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Your Chips Please!
January 19, 2011 2:21 PM   Subscribe

Tin Foil Hat Filter. Recommend a RFID shielded U.S. Passport cover?

I just got my passport renewed. It has the RFID chip. I'm not a "CIA implanted radio chips in my teeth" kinda fellow, but there's conflicting info out there. For example, Bruce Schneier seems to take a dim view of the chips in U.S. passports (here, though it's from 2006). Now, most likely it's excess paranoia, but if a possible problem can be solved without too much trouble, perhaps better excess safe than excess sorry.

I looked online for some covers, but they are either out of stock, hideous beyond belief or extremely bulky. Any recommendations?

And yes, I'd take the passport out of the cover at the border so the customs official doesn't have to deal with extra hassle.
posted by VikingSword to Travel & Transportation (22 answers total) 3 users marked this as a favorite
 
Just hit it with a hammer.
posted by Thoughtcrime at 2:25 PM on January 19, 2011 [2 favorites]


Err, thanks, I think, Thoughtcrime... from your link:

tampering with a passport is punishable by 25 years in prison. Not to mention the “special” customs search, with rubber gloves. Bon voyage!

I should have specified in my post that I'm not interested in disabling/destroying the chip, merely buying myself some possibly excessive peace of mind.
posted by VikingSword at 2:30 PM on January 19, 2011


They get damaged/destroyed on accident all the time.
posted by proj at 2:31 PM on January 19, 2011


There's absolutely no way that they can prove that you took a hammer to the chip (unless they find this thread, I guess), and people fly with chip-free passports all the time. I still have my chip-free passport (renewed in 2002 so still valid) and I've never been hassled.

But if you want the chip intact, you could just cover it with foil, or just keep it tightly closed with rubber bands or a binder clip. The chip allegedly can't broadcast unless the passport is open, since there's shielding in the passport cover.
posted by Thoughtcrime at 2:35 PM on January 19, 2011


There's really no way for DHS to know if you've disabled the RFID chip unless you get investigated by a special task force or something. They are years away from actually implementing anything that can use the technology at entry checkpoints.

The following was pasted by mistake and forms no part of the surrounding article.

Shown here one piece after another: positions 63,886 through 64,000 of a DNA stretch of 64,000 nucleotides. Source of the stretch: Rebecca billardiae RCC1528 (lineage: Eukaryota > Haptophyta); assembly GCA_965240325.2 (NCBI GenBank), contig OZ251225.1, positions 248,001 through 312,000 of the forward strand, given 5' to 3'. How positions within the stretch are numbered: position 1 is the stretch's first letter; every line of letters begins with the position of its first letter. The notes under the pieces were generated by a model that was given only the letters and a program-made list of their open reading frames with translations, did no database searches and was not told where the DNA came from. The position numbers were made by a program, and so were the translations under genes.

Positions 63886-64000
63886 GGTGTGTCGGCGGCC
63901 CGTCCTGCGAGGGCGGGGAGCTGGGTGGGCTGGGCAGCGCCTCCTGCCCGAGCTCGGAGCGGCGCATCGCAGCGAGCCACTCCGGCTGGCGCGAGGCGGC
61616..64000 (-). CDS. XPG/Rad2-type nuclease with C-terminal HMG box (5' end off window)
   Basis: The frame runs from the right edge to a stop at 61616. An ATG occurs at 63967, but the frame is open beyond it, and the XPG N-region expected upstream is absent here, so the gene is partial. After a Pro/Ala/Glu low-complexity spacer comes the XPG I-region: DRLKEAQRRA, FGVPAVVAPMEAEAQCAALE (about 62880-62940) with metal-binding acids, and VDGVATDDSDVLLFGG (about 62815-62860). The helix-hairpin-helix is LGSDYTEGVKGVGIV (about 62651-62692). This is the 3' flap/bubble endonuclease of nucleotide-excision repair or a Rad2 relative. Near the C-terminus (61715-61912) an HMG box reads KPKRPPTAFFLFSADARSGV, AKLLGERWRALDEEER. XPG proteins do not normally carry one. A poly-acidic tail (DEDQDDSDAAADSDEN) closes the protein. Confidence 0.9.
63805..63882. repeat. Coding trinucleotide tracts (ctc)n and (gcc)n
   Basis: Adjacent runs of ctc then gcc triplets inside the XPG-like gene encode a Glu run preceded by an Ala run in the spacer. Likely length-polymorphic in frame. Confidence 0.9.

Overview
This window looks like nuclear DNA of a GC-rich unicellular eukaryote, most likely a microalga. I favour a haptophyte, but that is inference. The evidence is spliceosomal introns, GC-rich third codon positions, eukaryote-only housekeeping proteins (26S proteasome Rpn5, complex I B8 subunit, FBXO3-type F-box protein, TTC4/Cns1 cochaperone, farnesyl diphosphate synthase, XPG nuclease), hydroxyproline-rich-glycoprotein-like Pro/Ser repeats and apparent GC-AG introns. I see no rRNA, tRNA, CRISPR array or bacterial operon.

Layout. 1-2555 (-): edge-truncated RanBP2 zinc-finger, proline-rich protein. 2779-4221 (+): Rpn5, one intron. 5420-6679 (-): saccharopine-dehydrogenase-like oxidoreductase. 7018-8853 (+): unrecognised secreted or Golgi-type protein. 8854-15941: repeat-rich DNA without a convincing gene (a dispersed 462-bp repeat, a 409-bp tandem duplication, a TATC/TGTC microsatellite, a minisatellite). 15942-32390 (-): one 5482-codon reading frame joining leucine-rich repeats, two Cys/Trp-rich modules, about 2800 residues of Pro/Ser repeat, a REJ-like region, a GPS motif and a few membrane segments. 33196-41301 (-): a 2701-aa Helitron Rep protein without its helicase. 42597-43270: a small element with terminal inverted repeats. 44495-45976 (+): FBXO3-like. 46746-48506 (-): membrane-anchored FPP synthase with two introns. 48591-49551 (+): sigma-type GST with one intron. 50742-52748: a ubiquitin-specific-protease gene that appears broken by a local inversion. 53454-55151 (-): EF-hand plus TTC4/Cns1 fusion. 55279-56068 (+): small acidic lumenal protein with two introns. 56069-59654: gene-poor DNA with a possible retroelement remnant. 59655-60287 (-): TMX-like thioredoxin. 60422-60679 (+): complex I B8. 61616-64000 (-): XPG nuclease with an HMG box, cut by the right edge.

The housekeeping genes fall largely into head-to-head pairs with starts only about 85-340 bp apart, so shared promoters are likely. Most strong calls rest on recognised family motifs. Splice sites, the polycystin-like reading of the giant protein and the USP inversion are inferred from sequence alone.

posted by Burhanistan at 2:36 PM on January 19, 2011


When I got mine in 2007, it came with copious warnings about how pretty much any persnickety little thing could render the RFID chip inoperable. I got the impression that they are pretty fiddly and have happily exposed my passport to heat, cold, moisture, close proximity to my cell phone and magnets, and basically any abuse I could come up with over the last 3 years.

Abuse away!
posted by Sara C. at 2:41 PM on January 19, 2011 [1 favorite]


Tinfoil is pretty unsightly. As I said, I'd rather avoid hideous solutions, aesthetics are important to me - c'mon, I buy Apple products :). I read the claim about "not being able to read closed", but I've seen competing claims that it just ain't so. And while I appreciate the disabling ethic, this is not an instance where I want to exercise my "stick it to the man" muscle. Nice and legal, please - make that handsome and legal. Thanks.
posted by VikingSword at 2:41 PM on January 19, 2011


The passport is harder to read when the cover is closed. It is only when you open it to present it to someone does it become easier to read by nefarious individuals.

So taking it out to present at the border, hotels, consulate, whatever will defeat the purpose that cover.

I've had a passport with the chip, a passport card with the chip, and a Visa card with a chip for years. In all the places they supposed to work, they don't and to day not a single bit of data on those cards have been intercepted. I cross several times a month by land between US/MX and the San Ysidro port of entry only has one reader in its SENTRI lane (and even in that lane, you have to put the damn card in contact with the reader). Everyone else gets it scanned with the reader thing like we've been doing since forever.

My biggest worry is not someone is reading the chip, but for the physical protection of the document. So I carry the passport in a container that keeps it from damage and from me losing the damn thing.

But if it makes you feel better, get a condom like this for you passport.
posted by birdherder at 2:42 PM on January 19, 2011 [2 favorites]


Putting your passport in the freezer for a day or so is not illegal, or at least not illegal in any meaningful sense.
posted by Sara C. at 2:43 PM on January 19, 2011


I don't have personal experience with these, but ThinkGeek typically has good stuff:

Expensive option
Cheaper option
posted by i love cheese at 3:11 PM on January 19, 2011 [1 favorite]


But if it makes you feel better, get a condom like this for you passport.